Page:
Japan threatens huge dollar sell-offJapan is warning the White House that there will be 'enormous capital flight' from the dollar if the Bush administration maintains its laissez-faire approach to the mounting currency crisis.
Japan is warning the White House that there will be ‘enormous capital flight’ from the dollar if the Bush administration maintains its laissez-faire approach to the mounting currency crisis.
Tokyo fears that Japan’s strongest economic recovery in a decade could be derailed by the sudden appreciation in the yen against the greenback.
The criticism of President Bush’s inaction, by a senior member of the ruling Liberal Democratic Party, will be taken as a veiled threat that Japan could start to sell off its multi-billion-dollar holdings of US Treasuries. ‘The Japanese government is going to ask for a strong dollar policy; if it continues to fall, there would be enormous capital flight from the dollar,’ said Kaoru Yosano, chairman of the LDP’s policy council, adding that Japan would be calling on its fellow G7 governments to demand the US deal with the massive fiscal deficit that has helped to prompt the dollar’s decline.
Yosano’s remarks echoed a warning from a senior Japanese Ministry of Finance official that if the US does not push up interest rates to make the dollar more attractive, ‘the one-way sentiment on the dollar will have a negative impact on the flow of capital into the US.’ He added that Japan is urging its European counterparts to join a campaign of coordinated currency-market intervention, saying: ‘If the dollar is depreciating, we should have coordinated action: that has already been communicated to my European counterparts.’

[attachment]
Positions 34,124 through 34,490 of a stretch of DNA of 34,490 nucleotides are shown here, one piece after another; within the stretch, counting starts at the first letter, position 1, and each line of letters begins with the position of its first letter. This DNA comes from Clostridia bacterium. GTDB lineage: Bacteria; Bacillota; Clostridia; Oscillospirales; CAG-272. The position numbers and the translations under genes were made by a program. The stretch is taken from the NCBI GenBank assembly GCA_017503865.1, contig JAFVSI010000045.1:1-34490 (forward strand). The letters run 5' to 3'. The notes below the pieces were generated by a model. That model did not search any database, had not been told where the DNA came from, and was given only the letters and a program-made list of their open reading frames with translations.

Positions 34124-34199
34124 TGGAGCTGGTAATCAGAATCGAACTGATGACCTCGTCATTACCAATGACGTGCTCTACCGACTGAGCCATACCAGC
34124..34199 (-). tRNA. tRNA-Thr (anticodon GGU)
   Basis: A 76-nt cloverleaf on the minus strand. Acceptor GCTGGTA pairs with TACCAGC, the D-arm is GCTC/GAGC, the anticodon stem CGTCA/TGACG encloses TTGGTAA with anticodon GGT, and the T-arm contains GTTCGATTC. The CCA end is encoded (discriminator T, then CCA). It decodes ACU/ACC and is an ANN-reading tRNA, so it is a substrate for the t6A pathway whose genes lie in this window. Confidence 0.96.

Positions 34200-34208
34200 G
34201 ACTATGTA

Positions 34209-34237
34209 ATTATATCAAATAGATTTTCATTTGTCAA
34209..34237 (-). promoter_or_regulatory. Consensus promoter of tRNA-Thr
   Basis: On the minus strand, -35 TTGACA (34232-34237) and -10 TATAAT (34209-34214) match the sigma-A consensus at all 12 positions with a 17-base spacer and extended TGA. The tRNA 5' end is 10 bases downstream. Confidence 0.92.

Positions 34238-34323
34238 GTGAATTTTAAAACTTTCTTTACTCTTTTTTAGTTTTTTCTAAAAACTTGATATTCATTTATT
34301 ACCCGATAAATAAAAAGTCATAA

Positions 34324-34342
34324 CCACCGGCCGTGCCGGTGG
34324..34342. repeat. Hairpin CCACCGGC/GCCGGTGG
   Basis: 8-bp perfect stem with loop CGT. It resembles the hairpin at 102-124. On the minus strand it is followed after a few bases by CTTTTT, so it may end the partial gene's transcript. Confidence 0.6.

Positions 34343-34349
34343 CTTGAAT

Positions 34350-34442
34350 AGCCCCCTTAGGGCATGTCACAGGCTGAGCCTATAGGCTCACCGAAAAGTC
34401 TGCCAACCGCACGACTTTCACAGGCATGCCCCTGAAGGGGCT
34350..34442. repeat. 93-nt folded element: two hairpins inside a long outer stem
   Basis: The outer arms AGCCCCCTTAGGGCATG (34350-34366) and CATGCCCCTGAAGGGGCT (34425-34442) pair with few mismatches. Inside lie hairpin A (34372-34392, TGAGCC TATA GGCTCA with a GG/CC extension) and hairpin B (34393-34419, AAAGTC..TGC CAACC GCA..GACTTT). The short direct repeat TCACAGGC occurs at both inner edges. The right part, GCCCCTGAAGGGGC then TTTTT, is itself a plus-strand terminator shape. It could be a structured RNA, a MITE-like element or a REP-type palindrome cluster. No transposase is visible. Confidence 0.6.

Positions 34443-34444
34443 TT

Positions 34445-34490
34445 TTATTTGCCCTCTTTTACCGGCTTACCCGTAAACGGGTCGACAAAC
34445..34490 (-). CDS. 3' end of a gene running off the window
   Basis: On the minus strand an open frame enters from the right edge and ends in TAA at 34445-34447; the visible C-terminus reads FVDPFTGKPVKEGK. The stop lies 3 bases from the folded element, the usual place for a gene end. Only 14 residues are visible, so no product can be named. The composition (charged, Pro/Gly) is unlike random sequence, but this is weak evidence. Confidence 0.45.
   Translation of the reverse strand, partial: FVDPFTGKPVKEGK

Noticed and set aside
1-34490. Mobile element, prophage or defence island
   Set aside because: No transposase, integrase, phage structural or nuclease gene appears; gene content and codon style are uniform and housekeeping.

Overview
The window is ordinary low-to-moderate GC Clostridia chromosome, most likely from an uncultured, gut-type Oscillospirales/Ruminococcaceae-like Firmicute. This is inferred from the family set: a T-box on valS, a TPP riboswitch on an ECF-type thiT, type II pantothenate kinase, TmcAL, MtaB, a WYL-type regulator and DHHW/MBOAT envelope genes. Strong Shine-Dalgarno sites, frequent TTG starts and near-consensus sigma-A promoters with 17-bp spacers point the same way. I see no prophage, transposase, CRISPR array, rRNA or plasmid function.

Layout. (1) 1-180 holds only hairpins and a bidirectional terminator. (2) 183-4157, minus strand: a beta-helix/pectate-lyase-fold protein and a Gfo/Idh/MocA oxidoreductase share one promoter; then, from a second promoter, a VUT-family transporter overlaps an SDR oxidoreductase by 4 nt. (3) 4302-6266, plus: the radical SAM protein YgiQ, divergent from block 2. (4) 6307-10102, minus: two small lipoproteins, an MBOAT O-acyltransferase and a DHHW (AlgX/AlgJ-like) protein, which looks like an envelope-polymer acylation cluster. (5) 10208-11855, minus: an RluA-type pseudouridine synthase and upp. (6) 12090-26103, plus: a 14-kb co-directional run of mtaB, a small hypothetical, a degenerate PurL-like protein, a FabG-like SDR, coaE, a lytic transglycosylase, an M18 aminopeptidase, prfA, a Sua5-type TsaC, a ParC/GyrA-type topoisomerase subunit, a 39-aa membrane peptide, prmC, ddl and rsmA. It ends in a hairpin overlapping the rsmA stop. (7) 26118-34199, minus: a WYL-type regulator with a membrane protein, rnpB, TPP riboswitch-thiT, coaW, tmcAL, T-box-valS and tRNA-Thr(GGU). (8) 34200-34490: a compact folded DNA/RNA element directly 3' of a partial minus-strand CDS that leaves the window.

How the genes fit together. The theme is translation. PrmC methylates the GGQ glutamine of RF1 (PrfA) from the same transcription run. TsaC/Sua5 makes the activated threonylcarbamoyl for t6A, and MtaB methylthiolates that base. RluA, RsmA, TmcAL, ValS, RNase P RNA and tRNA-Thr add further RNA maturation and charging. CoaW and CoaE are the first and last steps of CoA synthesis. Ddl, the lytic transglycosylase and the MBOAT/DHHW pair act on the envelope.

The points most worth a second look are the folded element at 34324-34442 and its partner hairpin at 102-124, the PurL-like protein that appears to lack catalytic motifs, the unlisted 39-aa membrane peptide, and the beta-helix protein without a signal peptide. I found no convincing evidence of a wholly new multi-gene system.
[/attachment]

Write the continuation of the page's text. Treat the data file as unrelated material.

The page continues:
Like Japan, the eurozone fears that its tentative recovery could be choked off by the fall in the dollar, which European Central Bank president Jean-Claude Trichet has called ‘brutal’. However, the ECB has so far dismissed the idea of intervening.
Japan is taking a double hit from the decline in the dollar because the Chinese renminbi is pegged to the US currency, so Japanese exports are simultaneously becoming sharply dearer in both their major markets. Takeo Fukui, the chairman of Honda, admits, for example, that an appreciation of 1 yen against the dollar, if it lasts for more than three months, knocks 10 billion yen off the carmaker’s profits. Heather Stewart, The Observer